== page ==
Opinion: Muslim college is a significant milestone in religious freedom, but caution is needed

Graphic by Sammy Dewey, Graphic Designer

Graphic by Sammy Dewey, Graphic Designer

News & Lifestyle Editor, Abbi Webb 

Earlier this month, a new religious college was accredited in Berkeley, Calif. The first of its kind, the college only offers one degree program: a Bachelor of arts in Islamic law and theology.

The Western Association of Schools and Colleges (WASC) recognized Zaytuna College, now the first Muslim college in America, equating it with all other accredited, high-learning private and public colleges in the U.S.

The college caters to 50 undergraduate students, all proclaimed Muslims, who are taught a strong foundation in the history of Western civilization and Islamic civilization, according to its catalog.

First year courses at Zaytuna engage students in the classical liberal arts such as, English grammar and Western literature. However, each student must also take Islamic law and Arabic courses, as well as recite parts of the Quran and preform community service before graduating.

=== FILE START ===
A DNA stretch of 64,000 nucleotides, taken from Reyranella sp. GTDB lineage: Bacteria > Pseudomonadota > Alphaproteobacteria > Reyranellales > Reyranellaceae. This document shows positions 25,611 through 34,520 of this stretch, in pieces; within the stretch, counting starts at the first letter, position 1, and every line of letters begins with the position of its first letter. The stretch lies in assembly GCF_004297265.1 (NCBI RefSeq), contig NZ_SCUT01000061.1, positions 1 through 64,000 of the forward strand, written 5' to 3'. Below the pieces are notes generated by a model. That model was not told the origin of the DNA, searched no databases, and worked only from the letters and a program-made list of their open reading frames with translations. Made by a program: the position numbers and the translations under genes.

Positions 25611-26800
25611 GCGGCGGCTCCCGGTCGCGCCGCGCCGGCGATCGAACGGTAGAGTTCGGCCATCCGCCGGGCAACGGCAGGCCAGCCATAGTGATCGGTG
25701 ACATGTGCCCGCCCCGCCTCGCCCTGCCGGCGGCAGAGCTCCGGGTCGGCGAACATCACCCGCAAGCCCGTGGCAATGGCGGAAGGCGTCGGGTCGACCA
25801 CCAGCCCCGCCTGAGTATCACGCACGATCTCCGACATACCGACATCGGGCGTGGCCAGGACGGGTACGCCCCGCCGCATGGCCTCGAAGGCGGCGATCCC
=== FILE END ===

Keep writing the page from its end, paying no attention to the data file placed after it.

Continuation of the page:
The five-year-old institution began as a seminary and was granted accreditation on March 4, 2015 by the WASC for “creating a rigorous and high quality learning experience,…to fulfill a critical defining role within the Islamic faith community,” according to the commission action letter written to Zaytuna.

The opening of a Muslim college is a significant milestone in America’s exercise of religious freedom, but caution must be taken to Muslim institutions that may not be promoting peaceful relations with the West.

Tony Beam, Vice-President for Student Services and Christian Worldview at North Greenville University, said that centers dedicated to Sharia Law and an influx of Muslim culture are definitely going to occur in the West.

 Beam said that a religious college would only receive accreditation because it has adhered to a goal and consistently operated within the framework of what it says it is.

 We can see the accreditation of Zaytuna College as a good thing if it is not teaching jihadist principles and encouraging violence against Westerners, Beam said.

 If it adheres to the school’s mission of raising up balanced students, who simply learn how to practice their faith peacefully in a non-Islamic environment, then Zaytuna is rightfully practicing religious freedom.   

 A potential problem would be if students from Zaytuna  begin to lack the desire to live in the West and are motivated to create Muslim districts, isolated from Western culture, that practice only Sharia Law.  

 If this were to happen, the exercise of religious freedom could easily turn into a threat to American and Christian values.